The Unmaking of the President

Lyndon Johnson believed that his withdrawal from the 1968 presidential campaign would free him to solidify his legacy

(Cheryl Carlin)
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By 5 p.m. federal troops occupied the Capitol, surrounded the White House and had begun patrolling with sheathed bayonets; ultimately, some 12,500 soldiers and National Guardsmen would be sent to Washington. Tanks crunched broken glass beneath their treads. And Washington wasn't the only city to be occupied. "At about five o'clock in the afternoon, Johnson got a call from Mayor [Richard J.] Daley, who started telling him Chicago was getting out of control," McPherson told me. Federal troops soon arrived in Chicago. They marched into Baltimore on Sunday.

Scores of cities across the nation registered some level of civil disturbance. Pittsburgh and, later, Kansas City, Missouri, teetered on the edge of uncontrollable violence. In Nashville, rioters torched an ROTC building. National Guard troops were deployed in Raleigh and Greensboro, North Carolina. Even small, previously peaceful cities were hit—in Joliet, outside Chicago, rioters burned down a warehouse not far from a key Army munitions factory.

Flying home from Memphis on Friday evening, Attorney General Clark and his staff had asked the pilot to circle Washington before landing at Andrews Air Force Base. Roger Wilkins, then an assistant attorney general, recalled seeing fires everywhere, obscured by billowing smoke. "As I'm looking out the window, I see a great big orange ball with a needle in it," he told me. "All of a sudden I said...‘That's flames, and the needle I'm seeing is the Washington Monument.' The city looked like it had been bombed from the air."

Along with the riot response, Johnson's aides went to work on the speech the president was scheduled to give to Congress that Monday. The address, Johnson told Busby, "can make or break us. The [withdrawal] speech Sunday was good and accomplished what we wanted, but King's death has erased all of that, and we have to start again."

Proposals poured in: LBJ's Congressional liaison, Harold "Barefoot" Sanders, suggested a bigger income surtax. The Labor Department suggested a renewed effort to rehabilitate ghettos. Gardner Ackley, chairman of the Council of Economic Advisers, suggested a "bill of economic rights" that would give priority to programs for housing and income assistance. Doris Kearns Goodwin, then a White House fellow assigned to Labor, recalled working late into the night on the speech, then "driving home exhausted through uncanny, deserted streets, halted periodically at barricades where armed soldiers looked inside the car." At one point, Califano's staff tallied $5 billion (the equivalent of almost $30 billion today) in new plans to include in the speech. "One thing people were of a single mind about," McPherson told me, "was that it shouldn't be any small measures."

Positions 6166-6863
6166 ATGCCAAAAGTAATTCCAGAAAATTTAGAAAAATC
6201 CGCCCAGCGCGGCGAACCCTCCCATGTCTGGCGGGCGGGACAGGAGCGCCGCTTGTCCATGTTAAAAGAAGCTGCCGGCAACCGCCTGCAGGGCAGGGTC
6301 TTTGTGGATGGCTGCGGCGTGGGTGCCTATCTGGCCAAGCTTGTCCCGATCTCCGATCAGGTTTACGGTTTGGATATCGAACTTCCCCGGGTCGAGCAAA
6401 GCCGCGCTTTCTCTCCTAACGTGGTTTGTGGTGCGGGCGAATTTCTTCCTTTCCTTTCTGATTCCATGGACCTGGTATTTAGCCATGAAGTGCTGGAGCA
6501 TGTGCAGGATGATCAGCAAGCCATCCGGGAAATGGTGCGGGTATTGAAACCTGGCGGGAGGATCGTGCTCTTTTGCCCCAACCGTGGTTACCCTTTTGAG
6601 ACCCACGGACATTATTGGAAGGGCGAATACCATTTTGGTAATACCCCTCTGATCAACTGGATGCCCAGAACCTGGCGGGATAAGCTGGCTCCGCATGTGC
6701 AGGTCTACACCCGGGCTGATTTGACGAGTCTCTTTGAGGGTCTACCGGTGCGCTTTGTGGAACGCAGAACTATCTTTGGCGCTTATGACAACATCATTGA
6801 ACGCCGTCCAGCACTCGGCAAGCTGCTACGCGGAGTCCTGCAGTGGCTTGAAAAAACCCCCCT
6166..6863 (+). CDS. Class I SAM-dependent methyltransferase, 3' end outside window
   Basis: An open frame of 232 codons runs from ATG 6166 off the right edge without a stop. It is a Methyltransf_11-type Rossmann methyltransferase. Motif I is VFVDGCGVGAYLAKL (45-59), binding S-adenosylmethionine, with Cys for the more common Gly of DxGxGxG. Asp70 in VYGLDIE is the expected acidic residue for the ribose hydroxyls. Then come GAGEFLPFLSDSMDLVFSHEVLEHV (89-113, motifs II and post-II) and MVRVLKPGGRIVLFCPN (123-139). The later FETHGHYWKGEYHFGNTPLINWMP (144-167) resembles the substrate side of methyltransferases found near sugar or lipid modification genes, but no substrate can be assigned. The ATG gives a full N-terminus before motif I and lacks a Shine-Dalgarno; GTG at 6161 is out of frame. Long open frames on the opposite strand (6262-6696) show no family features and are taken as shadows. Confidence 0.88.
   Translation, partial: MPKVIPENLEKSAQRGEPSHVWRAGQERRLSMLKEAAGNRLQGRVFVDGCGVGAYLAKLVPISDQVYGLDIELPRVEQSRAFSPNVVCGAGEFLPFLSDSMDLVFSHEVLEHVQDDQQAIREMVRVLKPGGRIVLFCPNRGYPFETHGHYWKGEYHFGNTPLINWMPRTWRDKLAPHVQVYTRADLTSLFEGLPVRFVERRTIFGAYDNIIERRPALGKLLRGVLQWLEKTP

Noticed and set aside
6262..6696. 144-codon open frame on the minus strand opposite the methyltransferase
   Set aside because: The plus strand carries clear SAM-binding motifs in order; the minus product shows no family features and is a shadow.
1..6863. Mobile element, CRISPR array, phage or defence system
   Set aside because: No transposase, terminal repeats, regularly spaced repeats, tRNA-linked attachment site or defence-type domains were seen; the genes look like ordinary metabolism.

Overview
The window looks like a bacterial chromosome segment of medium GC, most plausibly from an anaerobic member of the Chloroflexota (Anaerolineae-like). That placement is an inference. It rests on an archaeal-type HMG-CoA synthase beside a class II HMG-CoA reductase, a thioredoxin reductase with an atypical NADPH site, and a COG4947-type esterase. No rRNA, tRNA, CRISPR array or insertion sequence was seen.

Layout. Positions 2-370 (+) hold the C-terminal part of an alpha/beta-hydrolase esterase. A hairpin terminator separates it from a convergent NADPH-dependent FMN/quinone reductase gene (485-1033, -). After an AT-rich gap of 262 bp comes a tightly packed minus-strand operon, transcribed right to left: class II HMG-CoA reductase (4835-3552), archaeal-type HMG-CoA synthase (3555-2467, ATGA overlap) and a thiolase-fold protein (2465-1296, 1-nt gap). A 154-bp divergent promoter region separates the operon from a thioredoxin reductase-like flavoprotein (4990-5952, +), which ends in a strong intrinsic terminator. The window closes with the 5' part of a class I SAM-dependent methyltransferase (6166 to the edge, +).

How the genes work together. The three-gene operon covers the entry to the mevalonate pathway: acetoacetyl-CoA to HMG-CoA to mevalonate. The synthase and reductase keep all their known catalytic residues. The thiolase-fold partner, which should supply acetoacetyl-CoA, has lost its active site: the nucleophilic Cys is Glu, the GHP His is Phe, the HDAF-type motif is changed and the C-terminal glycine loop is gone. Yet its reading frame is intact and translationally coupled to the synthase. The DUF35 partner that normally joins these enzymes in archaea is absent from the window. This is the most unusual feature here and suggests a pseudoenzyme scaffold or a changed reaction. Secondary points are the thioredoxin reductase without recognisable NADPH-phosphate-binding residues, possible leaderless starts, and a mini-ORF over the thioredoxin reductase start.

But as Friday gave way to Saturday and then Sunday, the mood in the White House soured. The speech was repeatedly postponed. By April 9, the Washington Post noted, "Neither Congress nor the Administration appeared in a mood to plunge headlong into massive new urban spending programs now."

What had happened? In part it was simple realism. Even as Johnson was drumming up his list of new programs—an expression of his unalloyed New Dealer faith in government—he was hearing new levels of criticism and anger from his friends in Congress. Georgia Senator Richard Russell, one of Johnson's fellow Democrats, phoned and fumed because he had heard that the soldiers guarding the Capitol were bearing unloaded arms. (They did, however, carry ammunition on their belts.) West Virginia Senator Robert Byrd, another Democrat, called for the Army to occupy Washington indefinitely.

It was "extraordinary that there should have been such a vast difference between the conversations in the White House and attitudes on the Hill," McPherson wrote in his memoirs. "On the Hill, and probably for the majority in this country, [new social spending] seemed dangerously like a protection racket."

On Sunday, Johnson saw the destruction in Washington firsthand. After attending church with Luci, he accompanied Gen. William Westmoreland—who had flown in from Vietnam for a meeting—on a helicopter trip to Andrews Air Force Base. On the way back, he had the pilot fly up and down the riot-torn streets. In the daylight, recalled Tom Johnson, a White House aide (and future president of CNN), the passengers could still see fires burning.

With America in flames, Johnson realized that he would do better to focus his efforts on a single piece of legislation, preferably one with few costs attached. He chose the fair- housing bill, which would ban racial discrimination in housing sales and rentals for some 80 percent of the residential market. It was, noted Senator Sam Ervin, a Democrat from North Carolina, the first civil rights bill to challenge discrimination outside the South. For that reason—combined with the national cooling on civil rights since the 1965 Watts riot—it had been stalled for two years.


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